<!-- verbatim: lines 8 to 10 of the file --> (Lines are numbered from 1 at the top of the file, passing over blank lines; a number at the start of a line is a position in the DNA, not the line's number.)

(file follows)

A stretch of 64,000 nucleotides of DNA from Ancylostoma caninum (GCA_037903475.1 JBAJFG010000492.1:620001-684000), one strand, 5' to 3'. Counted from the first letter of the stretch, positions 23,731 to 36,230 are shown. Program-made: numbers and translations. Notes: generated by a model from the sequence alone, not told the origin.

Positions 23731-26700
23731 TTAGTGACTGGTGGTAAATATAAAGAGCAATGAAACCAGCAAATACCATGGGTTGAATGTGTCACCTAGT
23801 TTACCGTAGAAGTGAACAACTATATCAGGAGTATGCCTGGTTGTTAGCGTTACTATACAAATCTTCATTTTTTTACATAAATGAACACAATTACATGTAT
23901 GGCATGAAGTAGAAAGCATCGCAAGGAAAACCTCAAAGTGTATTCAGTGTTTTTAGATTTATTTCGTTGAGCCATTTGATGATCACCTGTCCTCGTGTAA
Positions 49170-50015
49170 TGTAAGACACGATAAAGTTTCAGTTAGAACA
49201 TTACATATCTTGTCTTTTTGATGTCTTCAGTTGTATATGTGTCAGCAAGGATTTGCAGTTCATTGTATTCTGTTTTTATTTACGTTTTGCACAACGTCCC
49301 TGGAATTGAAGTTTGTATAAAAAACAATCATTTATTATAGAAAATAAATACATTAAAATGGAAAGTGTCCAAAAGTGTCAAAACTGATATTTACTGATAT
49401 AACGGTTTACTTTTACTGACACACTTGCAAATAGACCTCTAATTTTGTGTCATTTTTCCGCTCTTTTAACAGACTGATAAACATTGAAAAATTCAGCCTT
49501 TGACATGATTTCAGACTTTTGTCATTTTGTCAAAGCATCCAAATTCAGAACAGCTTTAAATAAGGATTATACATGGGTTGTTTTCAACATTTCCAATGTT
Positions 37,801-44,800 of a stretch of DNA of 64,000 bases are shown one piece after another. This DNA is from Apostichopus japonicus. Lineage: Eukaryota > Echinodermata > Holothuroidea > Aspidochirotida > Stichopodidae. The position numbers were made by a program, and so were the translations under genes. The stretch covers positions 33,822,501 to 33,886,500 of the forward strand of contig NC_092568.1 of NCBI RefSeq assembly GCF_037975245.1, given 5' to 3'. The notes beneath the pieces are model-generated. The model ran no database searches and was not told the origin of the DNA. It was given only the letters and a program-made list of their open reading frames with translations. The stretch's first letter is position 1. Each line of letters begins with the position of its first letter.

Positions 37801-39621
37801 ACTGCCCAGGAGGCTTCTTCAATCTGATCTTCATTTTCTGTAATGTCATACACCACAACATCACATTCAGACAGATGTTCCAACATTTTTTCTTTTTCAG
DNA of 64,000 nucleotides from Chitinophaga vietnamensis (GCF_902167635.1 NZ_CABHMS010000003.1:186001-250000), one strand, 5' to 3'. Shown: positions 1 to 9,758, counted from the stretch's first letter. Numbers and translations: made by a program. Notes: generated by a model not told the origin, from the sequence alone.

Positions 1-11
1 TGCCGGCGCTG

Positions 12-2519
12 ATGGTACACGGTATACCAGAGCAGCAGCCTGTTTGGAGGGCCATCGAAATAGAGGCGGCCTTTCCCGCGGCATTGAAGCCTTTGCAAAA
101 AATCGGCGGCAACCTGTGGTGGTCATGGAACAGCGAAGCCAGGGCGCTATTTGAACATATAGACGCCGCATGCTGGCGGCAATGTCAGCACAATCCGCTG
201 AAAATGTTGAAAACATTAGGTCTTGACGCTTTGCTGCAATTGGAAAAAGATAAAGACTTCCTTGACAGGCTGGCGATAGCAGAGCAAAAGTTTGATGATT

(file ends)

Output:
49201 TTACATATCTTGTCTTTTTGATGTCTTCAGTTGTATATGTGTCAGCAAGGATTTGCAGTTCATTGTATTCTGTTTTTATTTACGTTTTGCACAACGTCCC
49301 TGGAATTGAAGTTTGTATAAAAAACAATCATTTATTATAGAAAATAAATACATTAAAATGGAAAGTGTCCAAAAGTGTCAAAACTGATATTTACTGATAT
49401 AACGGTTTACTTTTACTGACACACTTGCAAATAGACCTCTAATTTTGTGTCATTTTTCCGCTCTTTTAACAGACTGATAAACATTGAAAAATTCAGCCTT